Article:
In FIG. 5, the graphics subsystem 530 and the display means 585 provide output alternatives of the device. The graphics subsystem 530 and display means 585 include conventional circuitry for operating upon and outputting data to be displayed, where such circuitry preferably includes a graphics processor, a frame buffer, and display driving circuitry. The display means 585 may include a cathode ray tube (CRT) display, a liquid crystal display (LCD), or other suitable devices. The display means 585 preferably can display at least 256 colors. The graphics subsystem 530 receives textual and graphical information and processes the information for output to the display means 585. A video card in the data processing device 500 also comprises a part of graphics subsystem 530 and also preferably supports at least 256 colors. For optimal results in viewing digital images, the user should use a video card and monitor that can display the True Color (24 bit color) setting. This setting enables the user to view digital images with photographic image quality.
 In FIG. 5, audio means 550 preferably includes a sound card, on-board sound processing hardware, or a device with built-in processing devices that attach via Universal Serial Bus (USB) or IEEE 1394 (Firewire). The audio means 550 receives audio signals from a peripheral microphone. In addition, audio means 550 may include a processor for processing sound. The signals can be processed by the processor in audio means 550 of data processing apparatus 500 and passed to other devices as, for example, streaming audio signals.
 The devices contained in the data processing device of FIG. 5 are those typically found in general purpose computers, and are intended to represent a broad category of such computer components that are well known in the art. The system of FIG. 5 illustrates one platform which can be used for practically implementing methods performed in accordance with the present invention. Numerous other platforms can also suffice, such as Macintosh-based platforms available from Apple Computer, Inc., platforms with different bus configurations, networked platforms, multi-processor platforms, other personal computers, workstations, mainframes, navigation systems, and the like.
 In some embodiments, programs for performing methods in accordance with exemplary embodiments of the invention are delivered as computer program products. These generally include a processor readable storage medium or media having instructions stored thereon used to program a computer to perform the methods described above. Examples of suitable storage medium or media include any type of disk including floppy disks, optical disks, DVDs, CD ROMs, magnetic optical disks, RAMs, EPROMs, EEPROMs, magnetic or optical cards, hard disk, flash card, smart card, and other media.
 Stored on one or more of the computer readable media, the program includes software for controlling both the hardware of a general purpose or specialized computer or microprocessor. This software also enables the computer or microprocessor to interact with a human or another mechanism utilizing the results of exemplary embodiments of the invention. Such software includes, but is not limited to, device drivers, operating systems and user applications. Preferably, such computer readable media further include software for performing the methods described above.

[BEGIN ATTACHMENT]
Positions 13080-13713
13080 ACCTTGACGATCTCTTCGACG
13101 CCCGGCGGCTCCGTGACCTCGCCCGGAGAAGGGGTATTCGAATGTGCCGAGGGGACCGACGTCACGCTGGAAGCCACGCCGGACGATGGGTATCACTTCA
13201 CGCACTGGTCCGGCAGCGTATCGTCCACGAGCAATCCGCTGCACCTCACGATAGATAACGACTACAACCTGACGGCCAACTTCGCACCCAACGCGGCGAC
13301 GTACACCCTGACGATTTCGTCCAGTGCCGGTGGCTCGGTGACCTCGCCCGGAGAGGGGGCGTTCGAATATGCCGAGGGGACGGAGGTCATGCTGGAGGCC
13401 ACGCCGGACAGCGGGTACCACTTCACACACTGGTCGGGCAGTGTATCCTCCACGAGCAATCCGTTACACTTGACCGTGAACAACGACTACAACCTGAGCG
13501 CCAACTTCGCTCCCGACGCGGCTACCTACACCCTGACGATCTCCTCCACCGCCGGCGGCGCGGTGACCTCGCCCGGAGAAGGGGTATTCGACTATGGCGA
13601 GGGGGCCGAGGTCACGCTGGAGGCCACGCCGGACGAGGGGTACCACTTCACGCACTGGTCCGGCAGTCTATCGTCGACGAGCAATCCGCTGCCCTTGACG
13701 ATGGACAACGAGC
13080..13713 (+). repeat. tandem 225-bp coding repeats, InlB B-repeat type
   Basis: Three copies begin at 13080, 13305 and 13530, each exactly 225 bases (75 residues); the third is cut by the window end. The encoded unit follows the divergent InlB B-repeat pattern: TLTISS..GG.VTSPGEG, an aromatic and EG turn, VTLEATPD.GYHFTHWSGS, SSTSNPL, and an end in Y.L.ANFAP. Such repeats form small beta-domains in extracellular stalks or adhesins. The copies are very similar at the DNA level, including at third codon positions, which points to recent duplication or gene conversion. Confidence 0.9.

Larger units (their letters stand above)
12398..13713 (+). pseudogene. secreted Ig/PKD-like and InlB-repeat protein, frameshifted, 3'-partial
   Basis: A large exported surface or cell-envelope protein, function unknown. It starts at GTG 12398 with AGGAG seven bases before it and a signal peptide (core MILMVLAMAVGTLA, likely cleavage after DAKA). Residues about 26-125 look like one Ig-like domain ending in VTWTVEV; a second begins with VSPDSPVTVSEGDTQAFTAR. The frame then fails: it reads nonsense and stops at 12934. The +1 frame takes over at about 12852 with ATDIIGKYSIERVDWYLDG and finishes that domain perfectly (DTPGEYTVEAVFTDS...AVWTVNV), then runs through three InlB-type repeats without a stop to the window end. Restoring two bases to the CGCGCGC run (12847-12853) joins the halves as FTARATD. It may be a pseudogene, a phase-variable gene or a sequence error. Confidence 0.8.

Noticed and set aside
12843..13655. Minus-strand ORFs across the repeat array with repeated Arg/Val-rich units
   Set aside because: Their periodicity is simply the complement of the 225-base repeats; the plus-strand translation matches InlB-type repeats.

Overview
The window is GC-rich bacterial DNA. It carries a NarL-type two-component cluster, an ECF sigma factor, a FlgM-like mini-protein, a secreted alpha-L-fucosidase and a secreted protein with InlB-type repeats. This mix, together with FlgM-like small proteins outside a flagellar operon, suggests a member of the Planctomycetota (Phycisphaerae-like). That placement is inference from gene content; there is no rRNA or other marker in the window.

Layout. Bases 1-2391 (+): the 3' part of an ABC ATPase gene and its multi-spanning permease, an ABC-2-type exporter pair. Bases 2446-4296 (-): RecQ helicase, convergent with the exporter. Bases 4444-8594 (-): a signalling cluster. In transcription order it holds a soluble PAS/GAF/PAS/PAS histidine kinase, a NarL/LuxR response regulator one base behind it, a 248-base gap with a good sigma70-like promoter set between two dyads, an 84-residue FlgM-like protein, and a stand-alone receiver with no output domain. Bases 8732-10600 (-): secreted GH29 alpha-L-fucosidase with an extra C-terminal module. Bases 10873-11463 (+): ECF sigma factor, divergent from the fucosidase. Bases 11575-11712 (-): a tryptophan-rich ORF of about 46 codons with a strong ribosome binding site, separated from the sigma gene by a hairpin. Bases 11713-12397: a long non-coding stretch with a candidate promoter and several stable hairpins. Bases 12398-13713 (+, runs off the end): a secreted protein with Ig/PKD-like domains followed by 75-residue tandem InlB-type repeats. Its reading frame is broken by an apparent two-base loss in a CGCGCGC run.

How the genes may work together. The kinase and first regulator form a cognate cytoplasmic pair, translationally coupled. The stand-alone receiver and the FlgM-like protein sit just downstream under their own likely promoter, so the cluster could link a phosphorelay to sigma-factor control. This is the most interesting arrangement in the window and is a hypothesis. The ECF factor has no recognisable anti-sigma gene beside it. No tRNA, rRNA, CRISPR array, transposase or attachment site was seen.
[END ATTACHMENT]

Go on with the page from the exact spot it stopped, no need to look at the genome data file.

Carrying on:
In certain other embodiments, a program for performing an exemplary method of the invention or an aspect thereof is situated on a carrier wave such as an electronic signal transferred over a data network. Suitable networks include a frame relay network, an ATM network, a wide area network (WAN) such as the Internet, or a local area network (LAN). In one embodiment, the method of the present invention is implemented in computer instructions and those computer instructions are transmitted in an electronic signal through cable, satellite or other transmitting means for transmitting the computer instructions in the electronic signals.
 Those skilled in the art should understand that the terms “computer program product,” “processor readable storage medium,” “computer readable medium,” and “carrier wave” are used interchangeably herein. Further, those skilled in the art will recognize that merely transferring the program over the network, rather than executing the program on a computer system or other device, does not avoid the scope of the invention.
 Stored on any one of the computer readable media, embodiments of the present invention include software for controlling both the hardware of the general purpose/specialized computer or microprocessor, and for enabling the computer or microprocessor to interact with a human user or another mechanism utilizing the results of the present invention. Such software may include, but is not limited to, device drivers, operating systems and user applications. Ultimately, such computer readable media further includes software for performing exemplary methods of the present invention as described above.
 It should be emphasized that the above-described embodiments of the invention are merely possible examples of implementations set forth for a clear understanding of the principles of the invention. Variations and modifications may be made to the above-described embodiments of the invention without departing from the spirit and principles of the invention. All such modifications and variations are intended to be included herein within the scope of the invention and protected by the following claims.
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|US20050235128 *||Apr 15, 2005||Oct 20, 2005||Viresh Rustagi||Automatic expansion of hard disk drive capacity in a storage device|
|US20050235283 *||Apr 15, 2005||Oct 20, 2005||Wilson Christopher S||Automatic setup of parameters in networked devices|
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|US20050257013 *||Feb 3, 2005||Nov 17, 2005||Kenneth Ma||Storage access prioritization using a data storage device|
|US20050262322 *||Feb 3, 2005||Nov 24, 2005||Kenneth Ma||System and method of replacing a data storage drive|
|US20070142033 *||Dec 19, 2005||Jun 21, 2007||Sbc Knowledge Ventures Lp||Method for acquiring services on a multiplicity of devices|
|U.S. Classification||709/228, 709/229|
|International Classification||H04L29/08, H04L12/28, H04L29/06|
|Cooperative Classification||H04L67/42, H04L67/34, H04L67/04, H04L69/329, H04W74/00, H04W12/06, H04L63/029, H04L63/08|
|European Classification||H04L63/02E, H04L63/08, H04L29/06C8, H04L29/08N33, H04L29/08N3|
|Mar 12, 2004||AS||Assignment|
Owner name: PUMATECH, INC., CALIFORNIA
Free format text: ASSIGNMENT OF ASSIGNORS INTEREST;ASSIGNORS:JOHNSON, KENT;SOLORZANO, JOSE;JOHNSON, CRAIG;AND OTHERS;REEL/FRAME:014422/0329;SIGNING DATES FROM 20031202 TO 20040225
Owner name: PUMATECH, INC., CALIFORNIA
Free format text: ASSIGNMENT OF ASSIGNORS INTEREST;ASSIGNORS:JOHNSON, KENT;SOLORZANO, JOSE;JOHNSON, CRAIG;AND OTHERS;SIGNING DATES FROM 20031202 TO 20040225;REEL/FRAME:014422/0329
|Mar 18, 2004||AS||Assignment|
|Nov 14, 2005||AS||Assignment|
Owner name: INTELLISYNC CORPORATION,CALIFORNIA
Free format text: ASSIGNMENT OF ASSIGNORS INTEREST;ASSIGNOR:STARFISH SOFTWARE, INC.;REEL/FRAME:017006/0624
Effective date: 20051111
|Jun 14, 2011||CC||Certificate of correction|
|Dec 27, 2013||FPAY||Fee payment|
Year of fee payment: 4